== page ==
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Recipe inspiration, tips, and kitchen hacks from the Chowhound editors.

Local Farming 101

The choice between organic produce that has to travel great distances to market versus locally grown traditional produce can baffle even the most educated enviro-conscious Chowhound.

We’ve all heard the arguments for buying organic. Some hounds think it’s much more important to buy from local farms. Morton the Mousse thinks that it often makes sense to buy locally grown produce from small-scale farms who use environmentally sustainable, artisanal agricultural practices, regardless of whether or not those farmers are certified organic. Also, small farms can give more attention to their fields, which can mean less dependence on chemicals anyway, says ghbrooklyn. The organic buzzword has become overused; it’s more important to look for produce from “sustainable” local farms, argues Veggietales.

It may also be to your benefit. Large-scale organic produce is generally shipped in from far-away lands. It’ll be at least several days old, and will have been handled, stored in cold refrigeration, bounced, jostled, crossed time zones, handled again, shipped some more, and stuck in cold storage again, before finally making it to the grocery shelf, says Sethboy.

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Locally grown (not organic) v. Organic (not locally grown) ... which do you prefer?

Freezer, Filled

Most enthusiastic home cooks have dreamed about casting aside their day jobs in favor of a kitchen career. But the disadvantages of working in a restaurant (lousy pay, grueling physical demands, very ugly pants) chase away all those but the determined or the desperate.

But there is another option, says the St. Louis Post-Dispatch in an article about personal chefs. These cooks typically shop for, make, and deliver custom-made meals that can be frozen and then nuked by the presumably busy professionals in the market for such services.

The job’s hardly a goldmine. The personal chefs quoted in the story quoted rather modest rates; the most expensive charges $375 for five meals for a family of four. That works out to $75 per meal for the whole gang, not a huge amount considering that it covers the cost of food and the labor of shopping for and then preparing said food. But considering that the chefs have exceedingly low overhead (most work out of their clients’ kitchens), they must find a way to make it work.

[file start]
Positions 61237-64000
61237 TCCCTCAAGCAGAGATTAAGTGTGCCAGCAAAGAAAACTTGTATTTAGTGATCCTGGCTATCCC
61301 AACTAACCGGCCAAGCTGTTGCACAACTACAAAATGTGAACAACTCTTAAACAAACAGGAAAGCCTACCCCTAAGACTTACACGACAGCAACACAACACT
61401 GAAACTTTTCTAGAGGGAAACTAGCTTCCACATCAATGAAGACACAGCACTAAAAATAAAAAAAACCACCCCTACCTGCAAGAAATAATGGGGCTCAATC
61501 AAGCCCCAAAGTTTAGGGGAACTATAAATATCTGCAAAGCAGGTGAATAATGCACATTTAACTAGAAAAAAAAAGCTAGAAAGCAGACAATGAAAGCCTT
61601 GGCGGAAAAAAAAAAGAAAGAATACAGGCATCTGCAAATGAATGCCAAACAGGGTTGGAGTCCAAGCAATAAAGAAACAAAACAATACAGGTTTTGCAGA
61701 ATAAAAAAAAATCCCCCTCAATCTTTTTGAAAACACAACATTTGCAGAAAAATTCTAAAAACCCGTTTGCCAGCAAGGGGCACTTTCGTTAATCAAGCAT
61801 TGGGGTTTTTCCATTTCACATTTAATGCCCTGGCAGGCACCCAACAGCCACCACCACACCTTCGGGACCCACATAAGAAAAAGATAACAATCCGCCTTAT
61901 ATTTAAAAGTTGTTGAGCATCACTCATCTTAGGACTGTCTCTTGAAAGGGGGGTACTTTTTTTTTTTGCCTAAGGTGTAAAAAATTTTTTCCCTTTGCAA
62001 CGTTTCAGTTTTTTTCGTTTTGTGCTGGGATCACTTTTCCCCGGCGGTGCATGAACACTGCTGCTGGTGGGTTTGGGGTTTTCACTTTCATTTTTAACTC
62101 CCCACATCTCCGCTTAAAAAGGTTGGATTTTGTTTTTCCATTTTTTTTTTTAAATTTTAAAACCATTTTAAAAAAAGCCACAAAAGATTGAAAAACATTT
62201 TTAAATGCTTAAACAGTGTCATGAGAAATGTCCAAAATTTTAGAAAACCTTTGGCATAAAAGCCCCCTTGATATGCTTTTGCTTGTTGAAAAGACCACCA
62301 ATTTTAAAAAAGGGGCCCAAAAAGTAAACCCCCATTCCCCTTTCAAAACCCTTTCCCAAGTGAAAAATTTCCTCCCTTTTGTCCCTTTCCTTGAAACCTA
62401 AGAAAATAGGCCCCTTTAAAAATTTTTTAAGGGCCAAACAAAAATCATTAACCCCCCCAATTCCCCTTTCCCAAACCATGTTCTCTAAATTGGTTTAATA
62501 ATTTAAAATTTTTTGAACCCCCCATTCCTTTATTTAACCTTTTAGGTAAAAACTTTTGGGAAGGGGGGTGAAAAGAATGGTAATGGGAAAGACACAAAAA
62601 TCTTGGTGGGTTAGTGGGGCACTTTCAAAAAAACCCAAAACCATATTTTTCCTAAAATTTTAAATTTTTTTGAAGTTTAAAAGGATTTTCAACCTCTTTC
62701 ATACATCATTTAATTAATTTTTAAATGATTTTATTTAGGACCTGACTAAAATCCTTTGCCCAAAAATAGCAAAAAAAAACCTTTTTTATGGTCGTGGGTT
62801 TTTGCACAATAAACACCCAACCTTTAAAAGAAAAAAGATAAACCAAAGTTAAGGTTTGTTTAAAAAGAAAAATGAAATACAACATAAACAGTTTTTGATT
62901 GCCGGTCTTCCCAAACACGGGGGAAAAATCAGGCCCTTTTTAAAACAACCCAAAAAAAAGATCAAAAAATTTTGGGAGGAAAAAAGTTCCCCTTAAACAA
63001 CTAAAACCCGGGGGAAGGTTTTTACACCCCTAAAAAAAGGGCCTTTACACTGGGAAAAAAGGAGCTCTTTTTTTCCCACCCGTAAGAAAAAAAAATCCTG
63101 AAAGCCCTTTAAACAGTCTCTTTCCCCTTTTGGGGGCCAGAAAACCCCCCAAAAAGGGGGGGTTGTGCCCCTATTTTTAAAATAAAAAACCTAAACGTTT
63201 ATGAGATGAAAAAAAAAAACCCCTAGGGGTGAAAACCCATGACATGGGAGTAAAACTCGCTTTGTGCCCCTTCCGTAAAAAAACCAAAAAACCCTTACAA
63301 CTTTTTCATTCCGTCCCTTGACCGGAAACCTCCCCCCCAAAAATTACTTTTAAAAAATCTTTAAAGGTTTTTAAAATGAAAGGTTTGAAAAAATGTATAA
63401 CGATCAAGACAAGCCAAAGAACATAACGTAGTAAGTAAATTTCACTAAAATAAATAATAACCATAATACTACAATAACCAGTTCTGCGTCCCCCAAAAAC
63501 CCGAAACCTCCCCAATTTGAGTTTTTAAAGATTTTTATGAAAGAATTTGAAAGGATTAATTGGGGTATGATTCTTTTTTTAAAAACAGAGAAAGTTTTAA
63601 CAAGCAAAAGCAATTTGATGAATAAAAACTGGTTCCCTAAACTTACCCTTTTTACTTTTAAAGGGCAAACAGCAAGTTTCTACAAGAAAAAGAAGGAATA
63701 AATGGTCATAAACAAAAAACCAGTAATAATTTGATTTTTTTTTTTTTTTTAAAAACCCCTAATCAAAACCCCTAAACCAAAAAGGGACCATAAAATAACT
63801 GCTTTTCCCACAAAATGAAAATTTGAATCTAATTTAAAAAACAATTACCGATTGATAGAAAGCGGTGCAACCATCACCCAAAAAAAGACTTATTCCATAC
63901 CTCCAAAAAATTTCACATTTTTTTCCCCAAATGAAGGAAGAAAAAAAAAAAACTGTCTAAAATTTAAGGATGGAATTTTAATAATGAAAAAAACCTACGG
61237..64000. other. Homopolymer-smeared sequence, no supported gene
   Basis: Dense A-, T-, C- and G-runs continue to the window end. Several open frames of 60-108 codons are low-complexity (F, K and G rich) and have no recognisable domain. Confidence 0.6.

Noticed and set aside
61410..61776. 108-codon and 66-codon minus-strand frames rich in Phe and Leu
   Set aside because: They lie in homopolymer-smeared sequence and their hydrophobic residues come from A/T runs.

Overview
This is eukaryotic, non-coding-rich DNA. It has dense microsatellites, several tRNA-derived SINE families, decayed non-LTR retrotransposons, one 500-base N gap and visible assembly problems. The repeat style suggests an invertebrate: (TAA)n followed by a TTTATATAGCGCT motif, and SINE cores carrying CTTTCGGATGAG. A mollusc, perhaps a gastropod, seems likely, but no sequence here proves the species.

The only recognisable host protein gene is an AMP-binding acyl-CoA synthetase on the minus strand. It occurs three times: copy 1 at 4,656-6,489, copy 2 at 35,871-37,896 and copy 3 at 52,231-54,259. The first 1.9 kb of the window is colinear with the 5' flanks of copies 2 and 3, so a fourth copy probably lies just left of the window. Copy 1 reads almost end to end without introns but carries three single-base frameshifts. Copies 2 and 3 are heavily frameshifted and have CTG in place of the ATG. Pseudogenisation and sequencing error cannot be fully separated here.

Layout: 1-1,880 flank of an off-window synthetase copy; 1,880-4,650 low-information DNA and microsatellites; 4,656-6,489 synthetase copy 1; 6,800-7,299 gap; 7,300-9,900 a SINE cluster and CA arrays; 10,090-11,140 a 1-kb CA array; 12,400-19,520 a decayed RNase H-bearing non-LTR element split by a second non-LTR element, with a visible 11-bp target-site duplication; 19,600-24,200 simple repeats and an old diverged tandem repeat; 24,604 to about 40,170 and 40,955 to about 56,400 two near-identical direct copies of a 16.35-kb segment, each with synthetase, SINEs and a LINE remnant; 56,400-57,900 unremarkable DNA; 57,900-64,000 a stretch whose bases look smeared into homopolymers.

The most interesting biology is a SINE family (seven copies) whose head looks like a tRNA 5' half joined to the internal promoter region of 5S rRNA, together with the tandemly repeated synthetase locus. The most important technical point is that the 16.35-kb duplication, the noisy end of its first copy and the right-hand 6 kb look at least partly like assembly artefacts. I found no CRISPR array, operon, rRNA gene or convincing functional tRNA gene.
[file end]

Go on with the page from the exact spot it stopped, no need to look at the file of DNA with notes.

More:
Interested? There are a whole bunch of professional associations that can provide more information. There’s also this neat blog from a personal chef in Los Angeles, and she talks about her job a lot.

Jive Tribal … but Great Buffet

Washington, DC

The cafeteria at the Smithsonian’s National Museum of the American Indian, a.k.a. Mitsitam Café, seems enticing. They have separate stations for various regions (“Northern Woodlands,” “Meso America,” “Northwest Coast,” etc.), each presuming to serve regional foods. Who could resist?

I’m ambivalent, so I’m moved to both pan and (tepidly) rave.


Restaurant Associates (Nick and Stef’s Steakhouse, Café Centro, Naples 45, etc., plus lots of catering) runs the cafeteria, and this is not a company with a deep commitment to culinary authenticity. Of course, I’d forgive inauthenticity if the food were at least decent. But most of it isn’t (I’d single out the mint agua fresca as the worst thing I’ve put in my mouth in ages). And the place is phenomenally overpriced. And the staff’s not even making an effort (I asked for “posole,” and a manager stared blankly until I said “chicken and corn soup”).

Basically, this is a fake, jive, lousy, crowded place hanging entirely on a hooky shtick that no one involved takes the least bit seriously (a Hispanic woman, displayed like a robot Santa in the Bloomingdale’s Christmas window, looked miserable making tamales from a bad, wrong recipe foisted on her by some corporate gringo scum).


The recipes, though adapted, short-cut, compromised, and incompetently rendered from ludicrously substituted ingredients, sometimes show honest underpinnings—fleeting glimpses of real Indian cooking. At the start of the chain of events that led to the present culinary catastrophe, some earnest person seems to have really tried to do right (this individual is likely rotting in the dungeon of Restaurant Associates’ headquarters so that he can’t complain to the press).

The tamales, for example, are wrong, but there are mitigating notes of rightness, and they have a nice creaminess. The Indian pudding (does anyone, by the way, think Indian pudding is actually Indian?) is worth more than a single bite. And the tablespoon of chili ladeled onto my mess of an “Indian taco” (fry bread-– here rendered like cheap carny zeppole) tasted cuminy good.